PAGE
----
There is an undocumented convention in Emacs that commands like dired, grep, and compile can be rerun, reverted or redisplayed by typing g in the buffer.

By default the compilation buffer is just a dumb display and you cannot communicate with the background process. If you pass the universal argument (C-u) you can; the buffer is switched to comint mode, and you can converse with the process as though you were running it in the shell.

Python Debugging with Compile

I work mostly in Python, and quite often I have to debug the script I am writing with pdb, the Python debugger. I use breakpoints a lot, and I have a command bound to F5 that imports pdb and calls pdb.set_trace() — a standard Python debugging idiom. What it also does is highlight the line in bright red so I don’t miss it. And if I call compile from a Python buffer, it checks if there is a breakpoint present in the file: if there is, it switches to the interactive comint mode automagically; if there isn’t, it defaults to the “dumb” display mode. Having it switch automagically is perhaps a slightly pointless flourish, but screw it I’m using Emacs, not vim :)

This is the code I use. Feel free to adapt it for other languages. Send me an e-mail if you do something neat with it.

There’s a Minor Mode for that…

The compile workflow isn’t for everyone; some people want everything in one place: their shell. Well, good news then — you can have your cake and eat it. The minor mode M-x compilation-shell-minor-mode is designed for comint buffers of all sizes and works well with M-x shell and most modes that use comint. You get the same benefits offered by compile without altering your workflow. If you compile or run interpreted stuff in your Emacs shell you’ll feel like a modern-day Prometheus with this minor mode enabled!

Add this to your emacs file and the compilation minor mode will start when shell does.

Fun with Emacs Calc

Apr 25 12
by mickey

The Challenge

Jon over at Irreal’s Emacs blog posted an interesting solution to a challenge raised by Xah Lee:

How do you convert a string like this 37°26′36.42″N 06°15′14.28″W into a decimal answer like this 37.44345 -6.25396.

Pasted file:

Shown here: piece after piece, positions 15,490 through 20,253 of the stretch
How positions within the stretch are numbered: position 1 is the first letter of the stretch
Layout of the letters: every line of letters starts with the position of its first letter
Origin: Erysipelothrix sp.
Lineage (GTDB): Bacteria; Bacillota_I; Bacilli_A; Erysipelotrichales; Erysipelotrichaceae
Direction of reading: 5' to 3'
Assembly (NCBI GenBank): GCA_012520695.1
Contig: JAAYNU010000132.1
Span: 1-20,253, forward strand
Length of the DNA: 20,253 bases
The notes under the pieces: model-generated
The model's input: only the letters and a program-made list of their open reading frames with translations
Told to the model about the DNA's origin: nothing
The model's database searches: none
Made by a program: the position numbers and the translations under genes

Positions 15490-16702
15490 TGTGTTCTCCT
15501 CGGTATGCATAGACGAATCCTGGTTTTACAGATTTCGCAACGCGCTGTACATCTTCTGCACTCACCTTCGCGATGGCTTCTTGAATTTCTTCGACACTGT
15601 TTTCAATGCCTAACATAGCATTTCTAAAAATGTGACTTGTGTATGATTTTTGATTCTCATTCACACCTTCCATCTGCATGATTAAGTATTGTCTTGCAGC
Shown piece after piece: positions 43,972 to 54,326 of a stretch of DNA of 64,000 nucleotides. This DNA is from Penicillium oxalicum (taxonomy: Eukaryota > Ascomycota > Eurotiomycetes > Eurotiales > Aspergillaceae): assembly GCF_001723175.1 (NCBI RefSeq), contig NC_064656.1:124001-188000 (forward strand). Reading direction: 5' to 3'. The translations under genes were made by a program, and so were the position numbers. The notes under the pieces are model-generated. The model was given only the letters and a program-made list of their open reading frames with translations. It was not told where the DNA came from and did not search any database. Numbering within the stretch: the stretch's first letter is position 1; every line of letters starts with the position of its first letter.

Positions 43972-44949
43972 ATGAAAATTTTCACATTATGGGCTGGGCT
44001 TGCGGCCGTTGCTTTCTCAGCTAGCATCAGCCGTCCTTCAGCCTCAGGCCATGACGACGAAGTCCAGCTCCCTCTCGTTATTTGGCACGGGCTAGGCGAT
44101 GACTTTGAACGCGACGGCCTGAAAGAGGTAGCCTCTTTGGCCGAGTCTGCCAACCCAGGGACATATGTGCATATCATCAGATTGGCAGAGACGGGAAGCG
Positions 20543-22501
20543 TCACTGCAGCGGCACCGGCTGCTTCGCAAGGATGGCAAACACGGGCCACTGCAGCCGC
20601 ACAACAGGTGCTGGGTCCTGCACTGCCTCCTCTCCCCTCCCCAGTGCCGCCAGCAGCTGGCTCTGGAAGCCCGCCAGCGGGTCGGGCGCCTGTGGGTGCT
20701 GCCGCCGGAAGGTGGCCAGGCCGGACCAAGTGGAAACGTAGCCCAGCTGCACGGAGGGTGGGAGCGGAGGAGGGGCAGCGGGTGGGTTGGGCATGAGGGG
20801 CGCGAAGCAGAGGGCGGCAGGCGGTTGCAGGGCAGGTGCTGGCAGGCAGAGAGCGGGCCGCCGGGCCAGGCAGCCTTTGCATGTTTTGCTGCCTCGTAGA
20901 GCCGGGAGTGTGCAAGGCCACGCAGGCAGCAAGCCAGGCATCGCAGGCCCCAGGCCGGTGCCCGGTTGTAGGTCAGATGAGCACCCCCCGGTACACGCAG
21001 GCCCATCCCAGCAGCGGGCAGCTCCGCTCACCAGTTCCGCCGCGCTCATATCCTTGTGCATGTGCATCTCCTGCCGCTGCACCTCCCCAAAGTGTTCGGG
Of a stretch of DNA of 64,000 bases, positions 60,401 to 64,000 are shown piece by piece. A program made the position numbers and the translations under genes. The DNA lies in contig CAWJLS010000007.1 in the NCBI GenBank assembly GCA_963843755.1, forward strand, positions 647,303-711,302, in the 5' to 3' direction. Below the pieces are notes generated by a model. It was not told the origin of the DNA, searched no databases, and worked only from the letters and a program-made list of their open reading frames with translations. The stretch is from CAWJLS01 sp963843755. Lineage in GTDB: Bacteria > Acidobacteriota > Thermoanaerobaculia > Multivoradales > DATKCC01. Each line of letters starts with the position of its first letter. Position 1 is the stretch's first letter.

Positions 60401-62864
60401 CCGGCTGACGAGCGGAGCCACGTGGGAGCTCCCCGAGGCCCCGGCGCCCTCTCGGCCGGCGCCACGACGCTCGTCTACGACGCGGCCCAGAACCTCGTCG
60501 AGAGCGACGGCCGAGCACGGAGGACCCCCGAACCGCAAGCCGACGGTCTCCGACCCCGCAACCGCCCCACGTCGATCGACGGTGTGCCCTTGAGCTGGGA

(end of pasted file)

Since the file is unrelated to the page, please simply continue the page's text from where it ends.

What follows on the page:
First off, I’m not sure Xah’s example answer is entirely correct; my understanding of latitude and longitude is limited to what I can google, and if I type the original degrees, minutes and seconds into this tool by the U.S. FCC it returns 37.44345 6.25396.

Anyway, on with the challenge. Jon’s solution is very interesting, but it got me thinking: surely Emacs has the facility in place to do this already? It’s Emacs, right? Right.

Fun with Emacs Calc

Emacs is equipped with a really, really awesome and spiffy RPN calculator (HP calculator fans, rejoice) capable of manifold things like algebraic and symbolic manipulation; matrix manipulation; conversion routines and much, much more. It’s truly wonderful but really complex, but it does come with a really nice Info manual (type C-h i g (calc) and check it out.) It’s a shame so few people know about its potential, as it’s basically a much simpler version of Mathematica, or even Wolfram Alpha (arguably you’ll have as much trouble telling Calc what you want as you would Wolfram Alpha…)

Anyway, I figured the Emacs calculator would have a facility in place for converting Deg-Min-Sec to decimal form, and sure enough, it does.

To try it out, type C-x * * and the calculator will open. Two windows will appear: the calculator mode and the trail containing a trail — a history — of commands and actions. The first thing we need to do is switch the calculator to “HMS” mode so we can try it out. To do this, type m h in the mode (the left) window and the modeline will change and say something like Calc: 12 Hms. The 12 is the floating point precision.

Next, type in the expression, replacing the unicode symbols above with @ for degrees; ' for minutes; and " for seconds. If you typed it in correctly, it will appear in the calculator window.

All we have to do now is convert it. Calc can convert between a wide range of units and systems, but we only care about decimals. Type c d and Calc will convert it to a decimal number. If you entered 37@26'36.42" you should see 37.44345 appear in its place.

OK, so we know it can do it, but how do we weaponize it? It so happens that Calc comes with a neat, little (though underdocumented) command called calc-eval.

Entering IELM, M-x ielm, we can query the calculator in real time:

Yep. It does work. The hardest part about using it is mapping the “algebraic” notation used above with the indirect, keybinding-based input you use in the RPN calculator. Thankfully, the manual and (often) the trail will tell you the name of the function you are calling.

Let’s digress a little so I can show you how neat this calculator actually is: solving the elementary equation 2x+5=10. In the calculator, type m a to go to algebraic mode; next, type (2x + 5 = 10) — don’t forget the brackets — and it should appear as an equation. Finally, type a S to “solve for” a variable — and when prompted, answer x. The answer will appear in your calculator window. How awesome is that?

Back to the challenge. Calling the “convert to degrees” function is what we need to do, and the answer is hidden in the trail — it’s called deg.

Putting it all together, and we get:

That looks right. But the original challenge said that we had to take a string, like the one given above, and map that. So here’s my solution:

Calling it from IELM yields the following answer:

Looks good to me. Job done, and a fun challenge.